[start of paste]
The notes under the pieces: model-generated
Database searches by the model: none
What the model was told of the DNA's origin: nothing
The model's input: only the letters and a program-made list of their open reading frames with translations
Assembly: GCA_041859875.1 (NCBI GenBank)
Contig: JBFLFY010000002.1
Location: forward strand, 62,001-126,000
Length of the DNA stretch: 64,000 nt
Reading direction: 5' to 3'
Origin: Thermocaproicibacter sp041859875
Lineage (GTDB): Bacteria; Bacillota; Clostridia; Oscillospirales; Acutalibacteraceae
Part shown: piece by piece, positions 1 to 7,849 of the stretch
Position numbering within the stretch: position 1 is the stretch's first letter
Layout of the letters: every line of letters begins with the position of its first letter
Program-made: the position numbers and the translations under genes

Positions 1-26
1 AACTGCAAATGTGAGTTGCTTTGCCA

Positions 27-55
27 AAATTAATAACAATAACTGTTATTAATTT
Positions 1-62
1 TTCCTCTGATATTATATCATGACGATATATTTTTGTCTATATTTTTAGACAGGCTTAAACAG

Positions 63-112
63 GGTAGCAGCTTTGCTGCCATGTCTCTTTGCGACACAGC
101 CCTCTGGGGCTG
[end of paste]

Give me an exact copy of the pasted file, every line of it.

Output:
The notes under the pieces: model-generated
Database searches by the model: none
What the model was told of the DNA's origin: nothing
The model's input: only the letters and a program-made list of their open reading frames with translations
Assembly: GCA_041859875.1 (NCBI GenBank)
Contig: JBFLFY010000002.1
Location: forward strand, 62,001-126,000
Length of the DNA stretch: 64,000 nt
Reading direction: 5' to 3'
Origin: Thermocaproicibacter sp041859875
Lineage (GTDB): Bacteria; Bacillota; Clostridia; Oscillospirales; Acutalibacteraceae
Part shown: piece by piece, positions 1 to 7,849 of the stretch
Position numbering within the stretch: position 1 is the stretch's first letter
Layout of the letters: every line of letters begins with the position of its first letter
Program-made: the position numbers and the translations under genes

Positions 1-26
1 AACTGCAAATGTGAGTTGCTTTGCCA

Positions 27-55
27 AAATTAATAACAATAACTGTTATTAATTT
Positions 1-62
1 TTCCTCTGATATTATATCATGACGATATATTTTTGTCTATATTTTTAGACAGGCTTAAACAG

Positions 63-112
63 GGTAGCAGCTTTGCTGCCATGTCTCTTTGCGACACAGC
101 CCTCTGGGGCTG